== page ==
- Non-essential work can take place inside people’s homes
- Up to 50 people who can attend funerals and wakes
- Non-essential travel in and out of these areas is not recommended
- No socialising with anyone from outside your household or extended household, inside a private home
- Up to six people from a maximum of six households allowed to socialise in outdoor spaces, including private gardens
- Up to six people from two households can socialise indoors in a public place such as a café or restaurant
What rules are changing in Wales on 17 May?
- Pubs, cafes, bars and restaurants can reopen for indoor service
- Customers can meet in groups of up to six people from six households (children under 11 not counted towards the total)
- Six people from six households can meet outside
- All holiday accommodation can reopen fully
- Entertainment venues, including cinemas, bingo halls, indoor-play centres and theatres can re-open
- Indoor visitor attractions, including museums and galleries, can reopen
- Up to 30 people can take part in organised indoor activities and events, rising to 50 outdoors
- International travel can resume, in line with the traffic light system adopted by England and Scotland – although the government advises against non-essential trips abroad
Indoor socialising in private homes is still restricted to extended households, where two households can mix with each other (and no one else).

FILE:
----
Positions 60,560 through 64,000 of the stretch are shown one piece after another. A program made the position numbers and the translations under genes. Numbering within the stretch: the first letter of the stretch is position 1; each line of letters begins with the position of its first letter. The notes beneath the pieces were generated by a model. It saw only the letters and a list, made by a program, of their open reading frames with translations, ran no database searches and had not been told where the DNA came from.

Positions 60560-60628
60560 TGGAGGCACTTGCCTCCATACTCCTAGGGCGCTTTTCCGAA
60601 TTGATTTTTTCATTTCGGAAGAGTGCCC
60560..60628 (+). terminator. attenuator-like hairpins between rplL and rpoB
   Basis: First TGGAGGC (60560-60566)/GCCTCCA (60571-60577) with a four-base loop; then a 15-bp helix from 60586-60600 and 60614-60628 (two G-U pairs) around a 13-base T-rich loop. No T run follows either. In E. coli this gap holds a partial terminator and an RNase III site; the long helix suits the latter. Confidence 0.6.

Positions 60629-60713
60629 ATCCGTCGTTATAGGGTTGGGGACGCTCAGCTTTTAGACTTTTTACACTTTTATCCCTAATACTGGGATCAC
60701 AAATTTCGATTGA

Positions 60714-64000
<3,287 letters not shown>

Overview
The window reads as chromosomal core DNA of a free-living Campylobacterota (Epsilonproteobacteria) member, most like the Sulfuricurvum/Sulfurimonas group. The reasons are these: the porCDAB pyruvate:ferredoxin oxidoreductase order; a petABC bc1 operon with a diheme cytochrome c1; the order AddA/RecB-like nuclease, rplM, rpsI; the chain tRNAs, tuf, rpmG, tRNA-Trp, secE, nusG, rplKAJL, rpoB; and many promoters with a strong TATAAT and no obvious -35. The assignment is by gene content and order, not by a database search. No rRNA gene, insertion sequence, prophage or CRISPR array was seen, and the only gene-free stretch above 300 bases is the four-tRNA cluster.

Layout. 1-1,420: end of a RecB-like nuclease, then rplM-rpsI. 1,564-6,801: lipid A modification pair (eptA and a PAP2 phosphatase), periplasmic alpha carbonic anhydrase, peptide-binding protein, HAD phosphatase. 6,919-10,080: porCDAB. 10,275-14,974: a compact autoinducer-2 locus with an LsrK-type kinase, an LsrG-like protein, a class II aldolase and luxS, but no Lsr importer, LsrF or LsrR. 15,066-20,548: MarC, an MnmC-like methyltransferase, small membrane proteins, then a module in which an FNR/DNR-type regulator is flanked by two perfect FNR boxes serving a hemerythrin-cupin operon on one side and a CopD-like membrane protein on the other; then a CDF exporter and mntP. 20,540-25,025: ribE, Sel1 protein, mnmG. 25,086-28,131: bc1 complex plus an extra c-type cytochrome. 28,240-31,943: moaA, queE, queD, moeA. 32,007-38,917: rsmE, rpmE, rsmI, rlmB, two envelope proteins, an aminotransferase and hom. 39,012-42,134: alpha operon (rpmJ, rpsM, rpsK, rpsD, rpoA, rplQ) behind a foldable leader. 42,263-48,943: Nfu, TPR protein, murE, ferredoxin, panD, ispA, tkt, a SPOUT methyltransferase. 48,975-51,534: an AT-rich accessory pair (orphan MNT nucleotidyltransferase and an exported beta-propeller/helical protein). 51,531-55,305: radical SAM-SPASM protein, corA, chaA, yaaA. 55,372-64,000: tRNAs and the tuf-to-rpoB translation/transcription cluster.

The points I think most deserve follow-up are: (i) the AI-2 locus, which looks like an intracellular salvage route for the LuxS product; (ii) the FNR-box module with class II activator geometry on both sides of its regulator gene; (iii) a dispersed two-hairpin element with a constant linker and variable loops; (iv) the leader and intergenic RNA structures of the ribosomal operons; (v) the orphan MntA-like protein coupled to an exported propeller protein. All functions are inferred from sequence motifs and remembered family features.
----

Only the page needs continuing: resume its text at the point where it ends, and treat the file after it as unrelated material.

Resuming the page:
The government says that if conditions remain positive, its next review will consider:
- Further changes to meeting people in private homes
- Increasing the number of people who can meet outdoors
- Increasing the numbers allowed at organised activities and events
- Permitting larger-scale events to take place indoors and outdoors
How are lockdown rules changing in Northern Ireland?
It’s hoped more restrictions will be lifted on 24 May (subject to review on 20 May), including:
- Up to six people from two households allowed to meet in private homes (children under 12 not counted towards total) – overnight stays allowed
- If a single household has more than six members they can visit another household, as long as the number indoors does not exceed 10 (including children)
- Pubs, bars, cafes and restaurants allowed to open indoors
- Maximum of six customers per table from up to six households, or up to 10 people all from the same household
- Schools to be allowed to play sports fixtures against each other
- Libraries and museums allowed to reopen
- “Stay local” message will be removed
- Indoor sports training allowed to resume for sports squads
- Wedding receptions and post-funeral events allowed
- Non-essential travel to be allowed to the rest of the UK, Ireland, the Channel Islands and the Isle of Man
What can you do already across the UK?
There are some things you can do anywhere – although exact rules may differ between nations:
Clarification: An earlier version of this piece said that exercise was only allowed once a day. However, while government guidance said this was what people should do, it did not make exercising more than once against the law.